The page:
Referring to his new job as Chairman of the ECB, Colin said English cricket had to be changed. If it wasn’t changed but left as it is was then in ten or 15 years the game would have a problem. This was not scare-mongering but a fact and the culture of the ECB had to change over the next five years and they had to talk to everybody and come up with a strategy. Massive challenges lay ahead but there were also massive opportunities and changes had to be embraced when they came.
“If we can go back to a winning England team everybody benefits because that is where the revival comes from. Look to the future and look positively.”
The membership rose to its feet when Colin concluded: “I have made a lot of friends here and met a lot of people. Yorkshire is the greatest cricket club in the world. Make sure it stays that way and keep on winning.”
President, Dickie Bird, who was re-elected for a second year in office, presented Colin with an engraved silver replica first team cap on behalf of the club.
Dickie Brid presents Colin with his county cap and Head Coach Jason Gillespie shares a joke at the AGM.
Earlier in the meeting, Martyn Moxon was elected to the Board in place of Michael Vaughan who retired by rotation and did not seek re-election. Martyn said it was a great honour and he would serve to the best of his ability
Giving his cricket report, Martyn said it was fantastic to have the LV=County Championship Trophy displayed on the table that day and it was a great credit to the players who had performed so well.
“You all saw the desire in the Club to go one better than in 2013 when we so close and yet so far and from the first day back for training in 2014 the coaching staff were able to see the work ethic of the players which was quite unbelievable. To perform cricket skills you need a high level of fitness for the full season and that fitness level showed up right to the end with four wins in the last five games – and it was very nearly five wins.”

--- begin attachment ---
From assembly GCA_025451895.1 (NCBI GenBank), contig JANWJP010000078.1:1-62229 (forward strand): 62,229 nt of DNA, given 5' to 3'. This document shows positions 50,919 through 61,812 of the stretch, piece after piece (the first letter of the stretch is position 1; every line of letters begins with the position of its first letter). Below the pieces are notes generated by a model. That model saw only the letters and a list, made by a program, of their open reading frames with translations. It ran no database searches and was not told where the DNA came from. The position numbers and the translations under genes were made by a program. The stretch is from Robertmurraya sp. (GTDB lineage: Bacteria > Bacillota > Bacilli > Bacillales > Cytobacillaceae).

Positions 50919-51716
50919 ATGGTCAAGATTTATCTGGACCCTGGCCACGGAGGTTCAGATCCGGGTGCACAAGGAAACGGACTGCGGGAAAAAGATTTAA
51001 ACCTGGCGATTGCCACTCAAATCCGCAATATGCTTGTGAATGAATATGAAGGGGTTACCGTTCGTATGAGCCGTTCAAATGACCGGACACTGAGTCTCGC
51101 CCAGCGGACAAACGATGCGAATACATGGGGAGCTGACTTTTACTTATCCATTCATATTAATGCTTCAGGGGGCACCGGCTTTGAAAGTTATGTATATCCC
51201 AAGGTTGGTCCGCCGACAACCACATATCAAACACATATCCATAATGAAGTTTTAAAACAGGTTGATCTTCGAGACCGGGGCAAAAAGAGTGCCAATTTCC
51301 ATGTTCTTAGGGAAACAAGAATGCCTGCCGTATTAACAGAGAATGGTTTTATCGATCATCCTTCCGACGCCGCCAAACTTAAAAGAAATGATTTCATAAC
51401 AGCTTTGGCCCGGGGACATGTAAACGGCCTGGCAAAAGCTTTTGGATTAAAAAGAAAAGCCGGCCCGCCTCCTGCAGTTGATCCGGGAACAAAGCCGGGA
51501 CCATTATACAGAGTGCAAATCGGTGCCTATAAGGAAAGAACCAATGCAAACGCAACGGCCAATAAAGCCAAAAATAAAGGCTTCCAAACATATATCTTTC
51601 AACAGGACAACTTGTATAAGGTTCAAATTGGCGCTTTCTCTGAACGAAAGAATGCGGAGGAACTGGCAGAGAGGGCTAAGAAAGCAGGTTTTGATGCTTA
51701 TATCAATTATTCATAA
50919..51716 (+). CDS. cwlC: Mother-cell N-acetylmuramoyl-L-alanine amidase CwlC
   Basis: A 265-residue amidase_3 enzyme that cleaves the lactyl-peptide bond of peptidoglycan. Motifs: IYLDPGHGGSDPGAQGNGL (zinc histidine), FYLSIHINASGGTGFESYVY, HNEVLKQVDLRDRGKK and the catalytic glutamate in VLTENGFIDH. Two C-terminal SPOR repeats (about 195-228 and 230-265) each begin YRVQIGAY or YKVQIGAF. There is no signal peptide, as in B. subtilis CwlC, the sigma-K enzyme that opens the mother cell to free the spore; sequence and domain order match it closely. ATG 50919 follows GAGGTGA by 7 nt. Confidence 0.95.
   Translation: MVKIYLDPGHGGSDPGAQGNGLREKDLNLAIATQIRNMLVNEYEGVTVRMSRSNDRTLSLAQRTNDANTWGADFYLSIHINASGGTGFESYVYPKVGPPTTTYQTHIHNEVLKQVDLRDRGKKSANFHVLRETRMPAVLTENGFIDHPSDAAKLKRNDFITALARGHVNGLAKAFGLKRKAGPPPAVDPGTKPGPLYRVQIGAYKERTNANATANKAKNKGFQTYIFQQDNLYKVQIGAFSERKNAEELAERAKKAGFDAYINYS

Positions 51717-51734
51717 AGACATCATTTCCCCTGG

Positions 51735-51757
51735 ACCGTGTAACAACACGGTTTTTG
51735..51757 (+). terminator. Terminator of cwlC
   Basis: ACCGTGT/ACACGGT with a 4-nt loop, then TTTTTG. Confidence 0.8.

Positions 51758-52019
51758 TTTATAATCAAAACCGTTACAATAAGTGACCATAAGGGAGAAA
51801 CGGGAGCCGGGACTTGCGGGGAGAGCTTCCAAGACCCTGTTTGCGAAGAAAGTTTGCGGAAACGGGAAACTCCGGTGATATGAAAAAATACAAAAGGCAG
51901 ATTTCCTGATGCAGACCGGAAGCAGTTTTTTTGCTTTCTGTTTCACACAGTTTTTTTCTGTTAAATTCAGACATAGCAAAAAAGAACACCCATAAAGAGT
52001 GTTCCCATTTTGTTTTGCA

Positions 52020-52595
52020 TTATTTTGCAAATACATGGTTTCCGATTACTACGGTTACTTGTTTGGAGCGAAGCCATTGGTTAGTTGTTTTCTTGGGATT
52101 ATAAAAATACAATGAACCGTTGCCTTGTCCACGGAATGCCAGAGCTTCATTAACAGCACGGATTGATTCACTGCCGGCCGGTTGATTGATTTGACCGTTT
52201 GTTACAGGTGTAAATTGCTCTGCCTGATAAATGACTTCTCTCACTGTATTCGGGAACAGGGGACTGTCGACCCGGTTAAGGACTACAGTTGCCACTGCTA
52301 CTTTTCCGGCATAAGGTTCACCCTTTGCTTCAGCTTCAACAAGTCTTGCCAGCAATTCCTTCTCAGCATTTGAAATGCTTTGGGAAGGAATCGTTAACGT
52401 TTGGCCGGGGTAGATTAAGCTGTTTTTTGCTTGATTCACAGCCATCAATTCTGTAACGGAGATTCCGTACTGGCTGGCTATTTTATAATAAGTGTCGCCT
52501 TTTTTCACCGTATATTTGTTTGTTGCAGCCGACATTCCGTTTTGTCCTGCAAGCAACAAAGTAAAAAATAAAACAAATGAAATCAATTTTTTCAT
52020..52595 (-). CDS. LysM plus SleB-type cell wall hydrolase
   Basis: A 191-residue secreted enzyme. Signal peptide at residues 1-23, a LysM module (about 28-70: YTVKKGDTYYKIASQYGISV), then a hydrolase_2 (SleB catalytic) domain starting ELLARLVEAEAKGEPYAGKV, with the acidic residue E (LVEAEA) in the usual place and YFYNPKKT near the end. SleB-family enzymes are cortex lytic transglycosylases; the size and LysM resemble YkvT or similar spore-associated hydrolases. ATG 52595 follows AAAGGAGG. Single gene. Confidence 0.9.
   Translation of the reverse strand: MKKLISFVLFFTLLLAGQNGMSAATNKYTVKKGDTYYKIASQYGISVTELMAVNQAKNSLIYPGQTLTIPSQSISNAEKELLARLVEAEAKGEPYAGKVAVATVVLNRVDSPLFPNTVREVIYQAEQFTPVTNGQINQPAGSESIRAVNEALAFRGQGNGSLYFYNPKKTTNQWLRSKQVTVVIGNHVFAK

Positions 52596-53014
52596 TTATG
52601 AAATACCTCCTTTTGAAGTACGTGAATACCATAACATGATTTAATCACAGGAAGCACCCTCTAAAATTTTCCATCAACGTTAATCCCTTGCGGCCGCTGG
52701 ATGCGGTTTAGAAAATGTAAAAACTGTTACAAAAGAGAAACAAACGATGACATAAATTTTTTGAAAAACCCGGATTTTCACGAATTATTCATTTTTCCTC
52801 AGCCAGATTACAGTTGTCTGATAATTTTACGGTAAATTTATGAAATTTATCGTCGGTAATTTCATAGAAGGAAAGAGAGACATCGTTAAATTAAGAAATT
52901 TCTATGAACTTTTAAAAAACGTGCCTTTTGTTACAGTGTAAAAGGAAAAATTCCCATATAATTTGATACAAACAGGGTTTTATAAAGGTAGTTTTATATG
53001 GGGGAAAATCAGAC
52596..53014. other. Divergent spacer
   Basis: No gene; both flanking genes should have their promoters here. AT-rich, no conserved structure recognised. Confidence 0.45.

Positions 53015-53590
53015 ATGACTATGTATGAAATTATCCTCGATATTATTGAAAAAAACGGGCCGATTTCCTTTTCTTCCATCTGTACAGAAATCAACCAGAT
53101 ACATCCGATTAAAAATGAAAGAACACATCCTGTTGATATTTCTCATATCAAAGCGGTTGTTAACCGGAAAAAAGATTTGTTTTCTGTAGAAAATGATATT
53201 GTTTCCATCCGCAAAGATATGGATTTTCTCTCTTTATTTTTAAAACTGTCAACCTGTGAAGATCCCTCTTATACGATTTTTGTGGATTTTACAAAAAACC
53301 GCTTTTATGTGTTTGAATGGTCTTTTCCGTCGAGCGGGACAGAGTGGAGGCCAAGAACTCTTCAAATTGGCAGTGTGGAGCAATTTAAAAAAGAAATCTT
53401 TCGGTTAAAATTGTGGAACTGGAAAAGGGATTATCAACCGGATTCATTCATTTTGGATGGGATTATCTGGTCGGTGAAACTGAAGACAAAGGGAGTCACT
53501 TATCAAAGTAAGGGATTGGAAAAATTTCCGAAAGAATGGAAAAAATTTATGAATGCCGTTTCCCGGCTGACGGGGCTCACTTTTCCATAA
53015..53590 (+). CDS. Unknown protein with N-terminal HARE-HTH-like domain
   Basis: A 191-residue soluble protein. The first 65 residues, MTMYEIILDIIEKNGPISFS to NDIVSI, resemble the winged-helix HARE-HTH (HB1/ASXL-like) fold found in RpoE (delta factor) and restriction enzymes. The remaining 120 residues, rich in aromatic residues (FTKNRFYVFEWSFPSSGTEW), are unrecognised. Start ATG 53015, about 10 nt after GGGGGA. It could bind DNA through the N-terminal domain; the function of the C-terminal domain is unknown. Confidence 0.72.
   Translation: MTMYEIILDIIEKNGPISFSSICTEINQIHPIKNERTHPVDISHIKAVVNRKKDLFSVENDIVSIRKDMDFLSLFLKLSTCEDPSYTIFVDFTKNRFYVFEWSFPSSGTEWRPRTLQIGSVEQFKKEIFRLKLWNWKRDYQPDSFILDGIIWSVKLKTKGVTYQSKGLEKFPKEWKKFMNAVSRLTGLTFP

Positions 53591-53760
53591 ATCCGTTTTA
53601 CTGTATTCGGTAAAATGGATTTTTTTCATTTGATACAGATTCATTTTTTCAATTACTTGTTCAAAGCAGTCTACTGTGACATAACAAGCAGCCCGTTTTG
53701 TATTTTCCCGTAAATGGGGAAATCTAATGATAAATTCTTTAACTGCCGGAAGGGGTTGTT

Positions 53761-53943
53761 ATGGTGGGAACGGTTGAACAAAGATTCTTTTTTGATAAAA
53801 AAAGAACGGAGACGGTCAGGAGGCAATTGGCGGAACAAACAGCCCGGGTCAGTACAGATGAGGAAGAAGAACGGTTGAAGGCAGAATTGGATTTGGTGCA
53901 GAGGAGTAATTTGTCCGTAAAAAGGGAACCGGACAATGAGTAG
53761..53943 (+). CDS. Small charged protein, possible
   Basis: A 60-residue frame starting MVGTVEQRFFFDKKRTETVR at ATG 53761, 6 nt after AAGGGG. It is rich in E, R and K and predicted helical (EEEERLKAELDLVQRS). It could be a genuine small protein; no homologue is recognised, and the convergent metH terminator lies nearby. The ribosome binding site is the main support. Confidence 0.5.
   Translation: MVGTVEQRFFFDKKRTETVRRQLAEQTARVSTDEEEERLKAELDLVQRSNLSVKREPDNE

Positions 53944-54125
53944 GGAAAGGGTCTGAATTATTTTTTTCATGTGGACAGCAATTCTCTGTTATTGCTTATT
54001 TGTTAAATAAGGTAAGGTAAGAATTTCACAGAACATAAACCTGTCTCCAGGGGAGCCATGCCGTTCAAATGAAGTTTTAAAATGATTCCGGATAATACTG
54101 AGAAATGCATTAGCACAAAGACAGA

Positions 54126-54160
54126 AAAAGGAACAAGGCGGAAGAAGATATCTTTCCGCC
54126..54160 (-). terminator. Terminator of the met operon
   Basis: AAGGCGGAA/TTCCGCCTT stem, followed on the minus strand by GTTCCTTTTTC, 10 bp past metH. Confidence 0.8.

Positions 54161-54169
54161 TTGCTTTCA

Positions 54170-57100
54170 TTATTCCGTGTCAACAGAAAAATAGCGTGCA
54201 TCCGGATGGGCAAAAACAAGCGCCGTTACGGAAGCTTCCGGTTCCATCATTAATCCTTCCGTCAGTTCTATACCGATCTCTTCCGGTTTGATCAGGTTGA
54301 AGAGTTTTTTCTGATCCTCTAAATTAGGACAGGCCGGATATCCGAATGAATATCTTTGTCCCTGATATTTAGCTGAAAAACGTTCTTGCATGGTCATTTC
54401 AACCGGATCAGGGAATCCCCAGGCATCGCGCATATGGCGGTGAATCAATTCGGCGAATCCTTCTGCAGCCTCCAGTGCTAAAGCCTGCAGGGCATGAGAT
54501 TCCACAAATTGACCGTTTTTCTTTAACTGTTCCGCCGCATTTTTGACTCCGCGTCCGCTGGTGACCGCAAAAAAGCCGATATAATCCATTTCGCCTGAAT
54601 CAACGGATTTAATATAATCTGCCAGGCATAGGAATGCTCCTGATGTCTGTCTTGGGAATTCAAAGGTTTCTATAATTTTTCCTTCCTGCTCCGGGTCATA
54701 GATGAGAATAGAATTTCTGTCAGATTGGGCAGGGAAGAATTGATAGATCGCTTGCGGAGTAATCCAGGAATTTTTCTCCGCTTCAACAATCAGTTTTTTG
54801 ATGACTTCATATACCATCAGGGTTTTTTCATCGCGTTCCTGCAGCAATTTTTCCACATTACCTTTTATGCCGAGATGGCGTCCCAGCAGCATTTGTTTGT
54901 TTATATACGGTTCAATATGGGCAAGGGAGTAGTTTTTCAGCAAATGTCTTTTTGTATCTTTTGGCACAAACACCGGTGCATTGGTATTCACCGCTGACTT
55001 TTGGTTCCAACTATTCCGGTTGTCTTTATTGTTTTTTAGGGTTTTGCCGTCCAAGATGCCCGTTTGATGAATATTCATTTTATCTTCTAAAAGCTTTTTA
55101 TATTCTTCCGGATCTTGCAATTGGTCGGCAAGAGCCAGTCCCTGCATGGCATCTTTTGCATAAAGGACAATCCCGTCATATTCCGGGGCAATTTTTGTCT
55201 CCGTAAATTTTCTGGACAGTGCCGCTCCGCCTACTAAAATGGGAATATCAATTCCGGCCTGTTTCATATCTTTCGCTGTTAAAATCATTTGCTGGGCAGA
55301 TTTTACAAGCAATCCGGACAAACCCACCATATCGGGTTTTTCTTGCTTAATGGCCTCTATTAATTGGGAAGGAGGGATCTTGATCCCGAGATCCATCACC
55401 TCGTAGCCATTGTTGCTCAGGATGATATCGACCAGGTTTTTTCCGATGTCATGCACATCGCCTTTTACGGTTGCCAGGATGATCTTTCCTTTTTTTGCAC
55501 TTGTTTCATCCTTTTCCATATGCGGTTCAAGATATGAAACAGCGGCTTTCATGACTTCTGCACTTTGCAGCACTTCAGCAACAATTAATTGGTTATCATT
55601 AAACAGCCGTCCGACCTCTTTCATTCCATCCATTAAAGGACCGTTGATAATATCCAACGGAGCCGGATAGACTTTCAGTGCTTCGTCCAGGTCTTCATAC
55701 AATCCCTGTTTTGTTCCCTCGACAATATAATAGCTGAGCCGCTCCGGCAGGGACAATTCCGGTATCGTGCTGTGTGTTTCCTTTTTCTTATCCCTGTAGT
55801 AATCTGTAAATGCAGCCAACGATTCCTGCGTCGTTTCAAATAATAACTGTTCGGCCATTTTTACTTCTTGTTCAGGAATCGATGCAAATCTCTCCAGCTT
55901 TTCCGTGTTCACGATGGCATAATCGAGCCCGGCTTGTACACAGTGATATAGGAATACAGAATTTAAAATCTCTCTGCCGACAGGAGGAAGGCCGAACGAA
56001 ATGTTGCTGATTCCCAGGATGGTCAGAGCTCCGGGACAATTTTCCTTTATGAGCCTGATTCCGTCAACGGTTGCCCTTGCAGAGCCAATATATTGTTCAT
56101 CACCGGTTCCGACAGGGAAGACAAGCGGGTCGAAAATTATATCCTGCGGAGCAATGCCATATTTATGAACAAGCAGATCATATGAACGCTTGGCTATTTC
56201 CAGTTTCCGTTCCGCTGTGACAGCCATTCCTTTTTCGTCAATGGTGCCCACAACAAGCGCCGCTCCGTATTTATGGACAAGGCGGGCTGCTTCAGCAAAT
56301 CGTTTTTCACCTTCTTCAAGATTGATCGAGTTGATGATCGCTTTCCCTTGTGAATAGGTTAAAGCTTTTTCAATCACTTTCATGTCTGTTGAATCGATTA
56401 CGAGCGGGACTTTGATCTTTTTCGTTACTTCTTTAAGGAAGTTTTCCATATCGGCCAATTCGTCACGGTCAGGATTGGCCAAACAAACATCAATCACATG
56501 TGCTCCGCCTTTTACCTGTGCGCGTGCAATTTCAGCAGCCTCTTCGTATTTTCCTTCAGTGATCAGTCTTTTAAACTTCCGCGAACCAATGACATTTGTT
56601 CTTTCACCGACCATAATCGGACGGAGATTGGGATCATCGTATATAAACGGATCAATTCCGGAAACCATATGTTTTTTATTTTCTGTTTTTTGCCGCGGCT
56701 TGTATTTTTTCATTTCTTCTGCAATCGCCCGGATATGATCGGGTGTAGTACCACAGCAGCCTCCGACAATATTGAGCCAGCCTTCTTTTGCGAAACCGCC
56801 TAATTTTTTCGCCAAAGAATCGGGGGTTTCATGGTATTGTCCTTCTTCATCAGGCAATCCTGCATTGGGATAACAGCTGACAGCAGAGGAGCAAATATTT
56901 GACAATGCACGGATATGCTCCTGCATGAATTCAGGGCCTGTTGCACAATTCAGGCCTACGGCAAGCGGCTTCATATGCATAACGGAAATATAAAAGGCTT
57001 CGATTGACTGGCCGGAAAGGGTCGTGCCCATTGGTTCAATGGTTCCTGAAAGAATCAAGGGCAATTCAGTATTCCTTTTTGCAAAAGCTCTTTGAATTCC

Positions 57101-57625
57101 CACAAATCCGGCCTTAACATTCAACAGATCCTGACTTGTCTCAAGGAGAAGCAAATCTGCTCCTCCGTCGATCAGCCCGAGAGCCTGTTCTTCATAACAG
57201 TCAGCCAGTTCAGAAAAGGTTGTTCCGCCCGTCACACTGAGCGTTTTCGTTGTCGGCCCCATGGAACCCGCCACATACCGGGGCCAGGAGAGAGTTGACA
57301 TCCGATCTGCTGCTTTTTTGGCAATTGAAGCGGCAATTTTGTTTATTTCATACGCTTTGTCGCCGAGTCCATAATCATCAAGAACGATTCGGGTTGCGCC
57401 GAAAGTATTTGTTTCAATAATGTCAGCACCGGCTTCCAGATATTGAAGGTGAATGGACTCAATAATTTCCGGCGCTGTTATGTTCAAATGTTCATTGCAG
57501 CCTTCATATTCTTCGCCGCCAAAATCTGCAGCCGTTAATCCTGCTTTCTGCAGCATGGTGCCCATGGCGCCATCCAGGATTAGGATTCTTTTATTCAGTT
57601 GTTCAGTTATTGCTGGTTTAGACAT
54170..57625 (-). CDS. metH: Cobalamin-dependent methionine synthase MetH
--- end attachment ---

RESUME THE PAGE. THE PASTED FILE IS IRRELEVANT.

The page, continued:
He congratulated captain Andrew Gale and coach Jason Gillespie on the brand of cricket they brought to the game and helping the players to drive each other on. A great team ethic had run through the club with everyone working towards the same end.
Martyn Moxon addresses the forum.
Martyn said that for Yorkshire to have six players on England’s tour to the West Indies next month was fantastic for the club and would challenge the depth of the squad for the first few weeks of the season, but on the pre-season tour of Abu Dhabi the young players had done very well against strong opposition and had shown they were capable of performing well against class sides.
He was pleased with the overseas players they had recruited for the new season and said that although there had been an improvement in Yorkshire’s one-day game in 2014 they had still not fulfilled all of their potential and their aim now was to make a big impact in Twenty20 cricket which would help the finances as well as hopefully bringing another trophy to the Club. They wanted to compete well in all three forms of the game and to do this they had to keep the production line of talent flowing.
“I was running Dunnington Cricket Club and I thought that would be it,” he said. “Then I got a call from Geoff Cope who said ‘can you come to Headingley, we have got a bit of a problem?’ and that ended with the Gang of Four trying to resurrect this great club.
“We were in turmoil and in an absolute mess with the Club owing £5m and on the verge of closure by the banks. I could not let this happen and I have enjoyed every minute since 2002 and I do not regret any of it.
“I am not ashamed of the debt. The hard core debt is £20m but we have paid £13-and-a-half million to build the ground. In real terms the asset value of the ground is £15m and the balance sheet is not a true reflection of things.
“Where the Board is today is that the bank of Colin Graves has gone, so that this business has to stand on its own two feet and generate cash. We have to be cash positive and we have to bring interest payments down.
“From a personal point of view my loan of five-and-a-half million pounds is being put back in via my family trust. I have resigned as a trustee of my family trust. The trust is looking at it as a trust and people do not have to worry.